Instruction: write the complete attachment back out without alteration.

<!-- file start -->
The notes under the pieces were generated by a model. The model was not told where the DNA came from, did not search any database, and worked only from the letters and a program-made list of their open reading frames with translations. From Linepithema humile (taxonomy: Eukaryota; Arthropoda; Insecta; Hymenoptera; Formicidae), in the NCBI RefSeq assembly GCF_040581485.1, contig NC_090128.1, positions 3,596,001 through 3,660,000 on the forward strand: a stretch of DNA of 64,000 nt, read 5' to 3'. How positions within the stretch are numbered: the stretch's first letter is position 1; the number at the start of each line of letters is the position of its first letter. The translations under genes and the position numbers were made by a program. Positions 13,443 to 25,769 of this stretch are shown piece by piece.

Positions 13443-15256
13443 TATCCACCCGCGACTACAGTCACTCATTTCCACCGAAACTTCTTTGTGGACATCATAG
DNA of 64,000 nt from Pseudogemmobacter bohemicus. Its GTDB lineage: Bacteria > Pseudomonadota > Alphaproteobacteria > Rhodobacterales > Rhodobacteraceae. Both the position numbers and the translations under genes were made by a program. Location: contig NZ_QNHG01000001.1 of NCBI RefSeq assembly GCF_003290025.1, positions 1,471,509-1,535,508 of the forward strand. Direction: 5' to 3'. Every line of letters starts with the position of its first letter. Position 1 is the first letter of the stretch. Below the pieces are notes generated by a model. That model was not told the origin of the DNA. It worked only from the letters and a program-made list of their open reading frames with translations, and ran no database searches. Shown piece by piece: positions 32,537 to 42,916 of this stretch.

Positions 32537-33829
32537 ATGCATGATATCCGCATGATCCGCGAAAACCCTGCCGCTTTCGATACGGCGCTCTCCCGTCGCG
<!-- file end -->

The notes under the pieces were generated by a model. The model was not told where the DNA came from, did not search any database, and worked only from the letters and a program-made list of their open reading frames with translations. From Linepithema humile (taxonomy: Eukaryota; Arthropoda; Insecta; Hymenoptera; Formicidae), in the NCBI RefSeq assembly GCF_040581485.1, contig NC_090128.1, positions 3,596,001 through 3,660,000 on the forward strand: a stretch of DNA of 64,000 nt, read 5' to 3'. How positions within the stretch are numbered: the stretch's first letter is position 1; the number at the start of each line of letters is the position of its first letter. The translations under genes and the position numbers were made by a program. Positions 13,443 to 25,769 of this stretch are shown piece by piece.

Positions 13443-15256
13443 TATCCACCCGCGACTACAGTCACTCATTTCCACCGAAACTTCTTTGTGGACATCATAG
DNA of 64,000 nt from Pseudogemmobacter bohemicus. Its GTDB lineage: Bacteria > Pseudomonadota > Alphaproteobacteria > Rhodobacterales > Rhodobacteraceae. Both the position numbers and the translations under genes were made by a program. Location: contig NZ_QNHG01000001.1 of NCBI RefSeq assembly GCF_003290025.1, positions 1,471,509-1,535,508 of the forward strand. Direction: 5' to 3'. Every line of letters starts with the position of its first letter. Position 1 is the first letter of the stretch. Below the pieces are notes generated by a model. That model was not told the origin of the DNA. It worked only from the letters and a program-made list of their open reading frames with translations, and ran no database searches. Shown piece by piece: positions 32,537 to 42,916 of this stretch.

Positions 32537-33829
32537 ATGCATGATATCCGCATGATCCGCGAAAACCCTGCCGCTTTCGATACGGCGCTCTCCCGTCGCG